Beautiful and symbolist oil on paper by Charles Guilloux, which faithfully abides to the name of “painter of light” awarded to the artist. It is one of the best examples of the artist’s prowess to render luminous atmospheres with a remarkable economy of means and limited to one shade of color. From 1892, he limited his painting to a few types of patterns and reached a visual unity thanks to pure shades and expressive lines. This refined and poetic vision, almost Japanese, constituted a new way to interpret nature as well as, at the same time, maintaining its direct impression. Solely achieved with this pink monochrome palette, this landscape is much more than the work of a colourist. The mysterious horizon line, the spectacular clouds, and shiny reflects in the water, creating the work of a true symbolist master.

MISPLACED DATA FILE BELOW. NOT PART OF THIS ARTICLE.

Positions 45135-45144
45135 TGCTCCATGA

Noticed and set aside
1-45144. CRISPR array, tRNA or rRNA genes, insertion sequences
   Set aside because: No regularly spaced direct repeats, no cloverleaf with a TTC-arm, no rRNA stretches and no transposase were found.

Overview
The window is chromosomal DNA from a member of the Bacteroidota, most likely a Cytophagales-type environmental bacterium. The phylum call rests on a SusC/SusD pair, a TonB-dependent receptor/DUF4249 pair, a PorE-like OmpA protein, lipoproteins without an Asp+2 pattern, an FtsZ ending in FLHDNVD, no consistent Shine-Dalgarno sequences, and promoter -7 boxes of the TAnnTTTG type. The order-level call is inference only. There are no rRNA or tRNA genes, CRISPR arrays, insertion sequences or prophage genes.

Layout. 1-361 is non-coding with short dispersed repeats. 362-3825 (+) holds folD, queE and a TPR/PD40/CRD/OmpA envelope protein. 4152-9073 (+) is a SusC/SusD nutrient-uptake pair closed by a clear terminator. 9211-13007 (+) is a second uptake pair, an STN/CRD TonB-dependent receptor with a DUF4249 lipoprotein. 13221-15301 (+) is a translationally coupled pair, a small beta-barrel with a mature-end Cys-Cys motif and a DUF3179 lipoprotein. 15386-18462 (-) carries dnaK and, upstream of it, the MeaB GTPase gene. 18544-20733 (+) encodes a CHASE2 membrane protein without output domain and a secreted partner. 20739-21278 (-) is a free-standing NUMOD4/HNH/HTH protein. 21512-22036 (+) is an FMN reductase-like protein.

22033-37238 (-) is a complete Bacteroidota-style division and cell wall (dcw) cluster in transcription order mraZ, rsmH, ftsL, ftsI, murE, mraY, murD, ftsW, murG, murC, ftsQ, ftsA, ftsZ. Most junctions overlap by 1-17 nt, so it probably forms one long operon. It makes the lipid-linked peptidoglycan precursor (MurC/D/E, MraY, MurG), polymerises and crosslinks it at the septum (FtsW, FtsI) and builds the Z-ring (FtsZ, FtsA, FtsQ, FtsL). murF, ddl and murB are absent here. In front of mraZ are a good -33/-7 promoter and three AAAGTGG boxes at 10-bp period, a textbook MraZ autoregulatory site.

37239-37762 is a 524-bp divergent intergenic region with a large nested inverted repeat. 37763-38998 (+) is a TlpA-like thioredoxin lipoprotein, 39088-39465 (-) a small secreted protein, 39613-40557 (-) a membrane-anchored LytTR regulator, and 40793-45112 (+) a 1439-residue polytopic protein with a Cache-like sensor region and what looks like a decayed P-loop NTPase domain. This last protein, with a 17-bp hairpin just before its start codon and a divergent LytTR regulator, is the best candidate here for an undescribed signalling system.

An autodidact, Guilloux welcomed numerous artistic movements like impressionism, symbolism, the Nabis or even Japonism, the latter of which’s forces he successfully synthesized in his coloured landscapes as well as creating a personal universe. He was clearly influenced by Eugène Delacroix and Michel-Ernest Chevreul’s writings about the simultaneous contrast of colours. Critics were full of praise from his first participation at the Salon des Indépendants in 1892, and to some Expositions Impressionists et Symbolists that awarded him the status of master, while several of his works were acquired by amateurs.
Usually strong with contrast, Guilloux imagined here a poetic and extremely mellow scenery. His monochrome landscapes are rare to find and reveal a vey modern aspect of his oeuvre.